// ===4=== You finally get to do what you want to do! Well, almost.
    handleControlButtonClick() {
        // Start iterations
        // Set relevant states that keeps track of the board and the number of iterations


    // ===3=== When <Control> receives a click event, it comes back here, which then calls for handleControlButtonClick()
    render() {
        <Controls onControlButtonClick={this.handleControlButtonClick}>
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Reading up on Facebook’s documentation ( it looks like you may be correct in that using refs is one way to modify children, but their wording suggests that this should only be used sparingly. I can tell you that I’ve never used it before and I have created a number of React apps by this point.

I cooked up this simple demo to show one pattern that has worked for me:

I haven’t used Flux before but I have used Redux for a few of my larger projects and I liked the structure that it gave my code. It is kind of a big thing to setup though so for smaller apps I think that plain React is fine.

Thank you for all the well thought out responses. It all makes sense. I may just start from scratch (canibalizing logic here and there) to make sure it all works out right and to make sure that it’s organized correctly.


Just to make sure I understand this:

As a example, if GameController holds this.state.board, which is an array that contains all the information of the current generation of the board—you can simply do all the calculation inside GameController when setInterval triggers it. Since Grid would be wired to receive this.state.board, once you have done the calculation of the next generation in a function inside GameController and updated this.state.board with this.setState(), anything inside that requires this.state.board will be automatically updated

I just want to make sure I understand, this “wiring” is passing the state.board to Grid, but in Grid it will be props.board. That is the “wiring”? And if everything is set up properly, when I modify the state in GameController, “magically” the prop.grid will be updated so the view will be “magically” updated? That’s how I understand it, but I just want to be sure since I was so far off on my understanding of state.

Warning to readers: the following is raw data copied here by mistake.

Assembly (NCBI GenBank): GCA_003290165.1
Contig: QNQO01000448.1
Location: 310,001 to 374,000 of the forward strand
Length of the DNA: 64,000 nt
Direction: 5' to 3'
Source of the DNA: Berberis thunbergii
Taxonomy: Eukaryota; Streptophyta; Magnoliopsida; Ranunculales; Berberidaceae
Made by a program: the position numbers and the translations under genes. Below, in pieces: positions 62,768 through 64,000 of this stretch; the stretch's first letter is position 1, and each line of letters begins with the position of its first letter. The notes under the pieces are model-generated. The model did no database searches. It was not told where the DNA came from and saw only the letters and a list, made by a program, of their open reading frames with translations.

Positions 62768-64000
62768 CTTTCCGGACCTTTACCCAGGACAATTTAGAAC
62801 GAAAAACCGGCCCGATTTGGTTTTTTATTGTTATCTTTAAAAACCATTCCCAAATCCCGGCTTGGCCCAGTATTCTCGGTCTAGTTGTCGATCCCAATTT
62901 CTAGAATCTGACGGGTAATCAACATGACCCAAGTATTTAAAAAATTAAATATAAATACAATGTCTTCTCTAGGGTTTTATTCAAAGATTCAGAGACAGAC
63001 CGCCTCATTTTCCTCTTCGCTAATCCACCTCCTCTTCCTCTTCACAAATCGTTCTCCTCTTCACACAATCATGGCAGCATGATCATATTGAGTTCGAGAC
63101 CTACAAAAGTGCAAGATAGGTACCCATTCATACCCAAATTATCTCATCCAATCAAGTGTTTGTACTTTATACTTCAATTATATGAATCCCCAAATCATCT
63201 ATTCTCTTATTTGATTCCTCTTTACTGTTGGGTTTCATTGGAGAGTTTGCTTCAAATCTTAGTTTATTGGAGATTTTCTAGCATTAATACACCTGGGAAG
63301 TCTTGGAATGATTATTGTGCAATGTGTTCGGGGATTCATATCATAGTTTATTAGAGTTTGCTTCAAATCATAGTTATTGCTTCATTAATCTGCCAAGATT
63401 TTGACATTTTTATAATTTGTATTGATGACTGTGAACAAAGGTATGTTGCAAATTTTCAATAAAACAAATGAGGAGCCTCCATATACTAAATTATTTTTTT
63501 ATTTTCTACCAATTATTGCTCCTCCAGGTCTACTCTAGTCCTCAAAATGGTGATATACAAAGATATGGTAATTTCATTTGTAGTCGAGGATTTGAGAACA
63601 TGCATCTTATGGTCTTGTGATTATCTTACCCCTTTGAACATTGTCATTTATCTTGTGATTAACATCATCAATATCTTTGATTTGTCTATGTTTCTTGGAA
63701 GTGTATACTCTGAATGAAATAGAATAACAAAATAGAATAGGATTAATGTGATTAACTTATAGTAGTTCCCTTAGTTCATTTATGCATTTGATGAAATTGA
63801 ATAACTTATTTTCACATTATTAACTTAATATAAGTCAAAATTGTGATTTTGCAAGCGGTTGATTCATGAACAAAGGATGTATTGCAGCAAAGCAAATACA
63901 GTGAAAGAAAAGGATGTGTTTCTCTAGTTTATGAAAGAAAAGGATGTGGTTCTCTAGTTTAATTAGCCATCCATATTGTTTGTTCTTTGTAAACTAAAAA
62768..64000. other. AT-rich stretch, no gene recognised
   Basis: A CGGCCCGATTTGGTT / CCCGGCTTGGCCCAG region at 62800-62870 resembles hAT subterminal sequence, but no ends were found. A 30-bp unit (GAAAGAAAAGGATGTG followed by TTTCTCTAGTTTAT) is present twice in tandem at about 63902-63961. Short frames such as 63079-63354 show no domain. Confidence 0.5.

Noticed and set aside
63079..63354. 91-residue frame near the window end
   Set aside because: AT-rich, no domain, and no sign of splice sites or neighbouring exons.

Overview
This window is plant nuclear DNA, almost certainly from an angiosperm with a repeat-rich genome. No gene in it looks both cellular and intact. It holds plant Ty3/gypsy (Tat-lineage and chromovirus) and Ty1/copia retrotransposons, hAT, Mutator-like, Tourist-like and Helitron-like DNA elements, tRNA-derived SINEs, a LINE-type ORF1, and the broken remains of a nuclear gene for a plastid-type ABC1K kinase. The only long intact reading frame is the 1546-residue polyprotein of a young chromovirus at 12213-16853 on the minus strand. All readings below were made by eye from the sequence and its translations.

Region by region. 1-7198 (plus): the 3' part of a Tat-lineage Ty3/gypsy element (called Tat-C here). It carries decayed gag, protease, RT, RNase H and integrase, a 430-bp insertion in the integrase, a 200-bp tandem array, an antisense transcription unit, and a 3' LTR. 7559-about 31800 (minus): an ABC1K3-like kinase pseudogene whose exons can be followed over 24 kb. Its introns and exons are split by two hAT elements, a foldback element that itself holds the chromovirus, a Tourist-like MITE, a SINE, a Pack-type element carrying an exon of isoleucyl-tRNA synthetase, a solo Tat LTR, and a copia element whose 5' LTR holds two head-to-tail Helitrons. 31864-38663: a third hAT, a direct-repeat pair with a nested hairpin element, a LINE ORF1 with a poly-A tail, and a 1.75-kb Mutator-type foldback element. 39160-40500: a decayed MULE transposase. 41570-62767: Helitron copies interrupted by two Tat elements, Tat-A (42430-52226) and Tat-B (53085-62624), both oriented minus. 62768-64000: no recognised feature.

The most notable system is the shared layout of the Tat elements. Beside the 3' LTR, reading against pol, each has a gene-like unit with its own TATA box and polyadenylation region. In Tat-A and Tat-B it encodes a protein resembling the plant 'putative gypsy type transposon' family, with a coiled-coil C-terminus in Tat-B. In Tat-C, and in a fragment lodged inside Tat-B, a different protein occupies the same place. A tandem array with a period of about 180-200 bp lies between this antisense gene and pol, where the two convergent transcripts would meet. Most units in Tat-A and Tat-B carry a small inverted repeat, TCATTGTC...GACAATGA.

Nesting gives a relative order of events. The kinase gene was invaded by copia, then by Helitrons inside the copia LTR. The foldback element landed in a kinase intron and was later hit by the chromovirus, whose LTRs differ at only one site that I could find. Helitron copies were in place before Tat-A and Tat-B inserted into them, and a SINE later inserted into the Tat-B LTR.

I’m glad that it makes sense! I also wanted to see if I can actually put things down in words, too, so it’s win-win! :slight_smile:

Many apologies for not having elaborated on the magical wiring bit earlier (magic is probably the best description, too). You are absolutely correct about the wiring that I mentioned! I expanded the code that I posted earlier a little and made a small demo on CodePen, with comments showing the flow of events and data as before (you can search for /* ===num=== */).

I forgot to mention earlier that it’s recommended to keep as few states as possible. If something can be derived from a state, it’s more than likely that you don’t need to keep a separate state for it.

EDIT: Oh! And when I started it always felt like a lot of code to get something small done—but the benefits do really come in for larger projects, particular if you keep writing highly reusable component.

I hope that helps!

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…—but the benefits do really come in for larger projects…

Yeah, I get that. And I like the modular/component kind of thinking. I just wish working with state was not so Byzantine.

it looks like you may be correct in that using refs is one way to modify children, but their [Facebook’s] wording suggests that this should only be used sparingly


OK. Thank you for the example. That shows a child calling a function in the parent. That’s a good review, but it wasn’t really what I was trying to do with the ref - I was trying to call the function of a child from a sibling child. Am I correct that the “correct” way to do that is that child one calls a function in the parent that changes the state (perhaps some boolean property) of the parent that in tern affects the props in child two and compnentWillReceiveProps will fire and from there I can test for that prop and run that child’s function? Is that the correct way to think?

Hey Kevin,

So basically your issue is that you want the ‘handleStart’ function to fire when the user clicks the ‘iterate’ button right?

I think that your main issue is that you are storing too much state in you children components. A straightforward way to avoid this is to just store every piece of state in your top level App component. This way you have just a single source of truth and have a lot less to think about. So for example if you moved your grid state to your App component you could use a similar pattern to the little example I wrote.

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Everything’s going much more smoothly now that I’m using state properly and I have things organized properly.

Thanks for the help,